United States District Court, D. New Jersey
IN RE MANLEY TOYS LIMITED, Debtor in a Foreign Proceeding.
FOREIGN LIQUIDATORS, et al., Appellees. ASI, INC., Appellant,
HELLRING LINDEMAN GOLDSTEIN & SIEGAL LLP BY: RICHARD B.
HONIG, ESQ., MATTHEW E. MOLOSHOK, ESQ. AND WEISBROD MATTEIS
& COPLEY PLLC BY: STEPHEN A. WEISBROD, ESQ. COUNSEL FOR
& GREINER PC, BY: STEPHEN M. PACKMAN, ESQ., DOUGLAS G.
LENEY, ESQ. AND GOODWIN PROCTOR LLP BY: DANIEL M. GLOSBAND,
ESQ. COUNSEL FOR APPELLEES
RENÉE MARIE BUMB, UNITED STATES DISTRICT JUDGE
March 22, 2016, Manley Toys Limited (“the
Debtor”) commenced a creditors' voluntary
liquidation in Hong Kong, pursuant to Hong Kong law. Mat Ng
and John Robert Lees were appointed as liquidators
(“the Liquidators”), and on the same day, the
Liquidators filed a Chapter 15 case and motion in the United
States Bankruptcy Court for the District of New Jersey. ASI,
Inc., f/k/a Aviva Sports Inc. (“Aviva”), a
judgment creditor of the Debtor, opposed the
motion. After a three-day evidentiary hearing, the
Bankruptcy Court granted the motion, and recognized the Hong
Kong liquidation of the Debtor as a “foreign main
proceeding, ” 11 U.S.C. § 1502(4). Aviva appeals
from that decision. For the reasons stated herein, the Court
will affirm the Bankruptcy Court's well-reasoned and
comprehensive recognition decision.
Court recites the facts as found by the Bankruptcy Court in
its decision. In March of 2016, the Debtor was in
significant financial and legal distress. Faced with
“alleged declining sales, ” an over $8.58 million
judgment entered against it in favor of Aviva in Minnesota
Federal District Court, Aviva's ongoing efforts to
collect on that judgment, and an upcoming jury trial in
litigation with Toys “R” Us in this District, the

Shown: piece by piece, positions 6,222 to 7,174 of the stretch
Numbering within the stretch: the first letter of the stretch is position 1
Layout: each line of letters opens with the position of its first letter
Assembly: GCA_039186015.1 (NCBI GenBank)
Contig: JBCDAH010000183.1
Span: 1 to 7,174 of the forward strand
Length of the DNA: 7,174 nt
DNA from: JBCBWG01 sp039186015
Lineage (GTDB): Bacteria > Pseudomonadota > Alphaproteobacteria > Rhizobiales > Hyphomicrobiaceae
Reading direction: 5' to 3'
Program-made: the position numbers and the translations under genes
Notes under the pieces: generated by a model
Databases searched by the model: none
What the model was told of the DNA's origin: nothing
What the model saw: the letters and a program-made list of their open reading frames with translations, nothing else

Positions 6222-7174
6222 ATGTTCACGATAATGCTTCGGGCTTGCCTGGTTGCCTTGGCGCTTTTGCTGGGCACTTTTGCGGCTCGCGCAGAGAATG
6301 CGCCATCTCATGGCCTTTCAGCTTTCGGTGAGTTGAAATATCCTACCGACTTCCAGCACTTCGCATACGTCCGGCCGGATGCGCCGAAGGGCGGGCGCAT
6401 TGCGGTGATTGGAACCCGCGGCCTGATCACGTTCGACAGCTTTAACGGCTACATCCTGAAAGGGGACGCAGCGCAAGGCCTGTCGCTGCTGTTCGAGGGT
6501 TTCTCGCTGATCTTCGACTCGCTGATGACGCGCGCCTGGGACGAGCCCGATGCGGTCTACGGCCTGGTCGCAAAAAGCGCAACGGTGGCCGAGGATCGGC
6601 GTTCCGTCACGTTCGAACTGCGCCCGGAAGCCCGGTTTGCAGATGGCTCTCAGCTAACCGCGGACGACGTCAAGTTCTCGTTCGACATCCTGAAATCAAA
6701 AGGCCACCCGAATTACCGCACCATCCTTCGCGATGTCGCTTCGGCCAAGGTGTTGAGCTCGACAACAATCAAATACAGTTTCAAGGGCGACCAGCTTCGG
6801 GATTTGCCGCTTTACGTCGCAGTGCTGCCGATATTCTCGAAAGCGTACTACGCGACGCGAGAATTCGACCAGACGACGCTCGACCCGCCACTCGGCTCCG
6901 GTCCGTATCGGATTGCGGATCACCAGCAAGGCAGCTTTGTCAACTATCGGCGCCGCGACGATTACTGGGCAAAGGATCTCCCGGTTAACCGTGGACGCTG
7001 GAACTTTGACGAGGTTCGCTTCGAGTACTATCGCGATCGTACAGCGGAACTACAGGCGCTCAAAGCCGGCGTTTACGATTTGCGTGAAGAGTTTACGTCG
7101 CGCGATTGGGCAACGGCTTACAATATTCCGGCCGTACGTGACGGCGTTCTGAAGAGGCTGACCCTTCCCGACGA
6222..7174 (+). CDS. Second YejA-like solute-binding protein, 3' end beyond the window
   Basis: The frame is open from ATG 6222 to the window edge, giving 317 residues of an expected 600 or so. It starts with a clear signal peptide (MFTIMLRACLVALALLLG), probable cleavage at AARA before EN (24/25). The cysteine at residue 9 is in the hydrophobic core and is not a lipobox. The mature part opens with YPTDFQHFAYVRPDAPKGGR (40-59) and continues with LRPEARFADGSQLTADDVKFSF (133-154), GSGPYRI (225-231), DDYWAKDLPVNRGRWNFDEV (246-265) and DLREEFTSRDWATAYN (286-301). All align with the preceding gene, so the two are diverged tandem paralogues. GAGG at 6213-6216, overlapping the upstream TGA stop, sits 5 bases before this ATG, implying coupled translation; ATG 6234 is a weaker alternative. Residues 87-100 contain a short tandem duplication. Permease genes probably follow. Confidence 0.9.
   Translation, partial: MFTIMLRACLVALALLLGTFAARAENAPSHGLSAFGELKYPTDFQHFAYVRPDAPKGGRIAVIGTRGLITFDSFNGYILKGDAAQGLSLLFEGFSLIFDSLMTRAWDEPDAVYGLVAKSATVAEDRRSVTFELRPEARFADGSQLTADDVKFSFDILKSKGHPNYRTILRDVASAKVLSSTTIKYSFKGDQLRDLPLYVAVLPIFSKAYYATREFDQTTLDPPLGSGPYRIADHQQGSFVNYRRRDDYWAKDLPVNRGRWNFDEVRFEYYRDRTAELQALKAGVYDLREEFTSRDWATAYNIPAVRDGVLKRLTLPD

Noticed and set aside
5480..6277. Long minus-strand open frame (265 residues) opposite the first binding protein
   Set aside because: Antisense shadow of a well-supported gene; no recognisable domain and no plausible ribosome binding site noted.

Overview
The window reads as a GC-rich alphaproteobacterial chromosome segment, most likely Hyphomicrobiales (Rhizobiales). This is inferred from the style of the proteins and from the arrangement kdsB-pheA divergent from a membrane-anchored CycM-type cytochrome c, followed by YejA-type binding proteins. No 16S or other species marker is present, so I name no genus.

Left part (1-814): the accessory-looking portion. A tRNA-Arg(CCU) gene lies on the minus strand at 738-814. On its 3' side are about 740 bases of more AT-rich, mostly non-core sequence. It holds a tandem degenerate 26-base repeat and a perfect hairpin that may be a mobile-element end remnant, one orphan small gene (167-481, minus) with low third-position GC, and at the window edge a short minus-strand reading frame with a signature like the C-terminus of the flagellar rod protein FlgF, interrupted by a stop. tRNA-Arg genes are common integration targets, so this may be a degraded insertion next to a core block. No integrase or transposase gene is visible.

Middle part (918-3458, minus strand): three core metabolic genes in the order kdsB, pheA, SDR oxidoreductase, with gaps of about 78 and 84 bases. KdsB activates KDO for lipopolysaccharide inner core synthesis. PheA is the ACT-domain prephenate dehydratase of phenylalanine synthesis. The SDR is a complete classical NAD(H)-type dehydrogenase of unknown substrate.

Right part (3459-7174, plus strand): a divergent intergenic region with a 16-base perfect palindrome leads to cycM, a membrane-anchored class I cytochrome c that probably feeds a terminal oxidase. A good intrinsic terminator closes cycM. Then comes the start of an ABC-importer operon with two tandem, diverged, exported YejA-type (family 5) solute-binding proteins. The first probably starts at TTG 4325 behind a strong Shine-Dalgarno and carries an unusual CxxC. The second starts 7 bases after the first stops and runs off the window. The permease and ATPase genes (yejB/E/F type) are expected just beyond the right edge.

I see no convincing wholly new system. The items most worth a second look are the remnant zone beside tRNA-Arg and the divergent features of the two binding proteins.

Debtor decided “to enter into voluntary liquidation in
Hong Kong.” In re: Manley Toys Ltd., 580 B.R. 632, 635
(Bankr. D.N.J. 2018).
March 11, 2016, notice of the “Creditors Meeting”
to be held 11 days later (March 22nd) in Hong
Kong-- the meeting that begins the liquidation process under
Hong Kong law-- “was sent by regular mail to all of the
Debtor's known creditors [(including Aviva)], and notice
was published in three Hong Kong newspapers.” Manley
Toys, 580 B.R. at 636. Importantly, notice was not sent by
email or fax, id., although-- as the Bankruptcy Court found,
and Aviva does not contest on appeal-- Hong Kong law does not
require such notice. Id. The Bankruptcy Court
further found, and Aviva does not contest on appeal, that
Hong Kong law also does not require the notice period-- i.e.,
the period of time between when the notice is sent and when
the meeting is held-- to be of any particular length.
Id. at 640-41. In short, there is no record evidence
that there were any procedural irregularities under Hong Kong
law with regard to the notice of the Creditors Meeting.
Creditors Meeting on March 22, 2016, liquidation of the
Debtor was formally initiated in Hong Kong by the appointment
of a “Committee of Inspection”
(“COI”). Manley Toys, 580 B.R. at 636. The COI
appointed the Liquidators and authorized the Liquidators to
commence the Chapter 15 case, which the Liquidators did that
same day. Id.
argued before the Bankruptcy Court, and continues to argue on
appeal, that the Debtor and its former principals
“initiated the Hong Kong liquidation and the Chapter 15
case in bad faith, ” as “part of the
principals' long-running scheme to defy and undermine the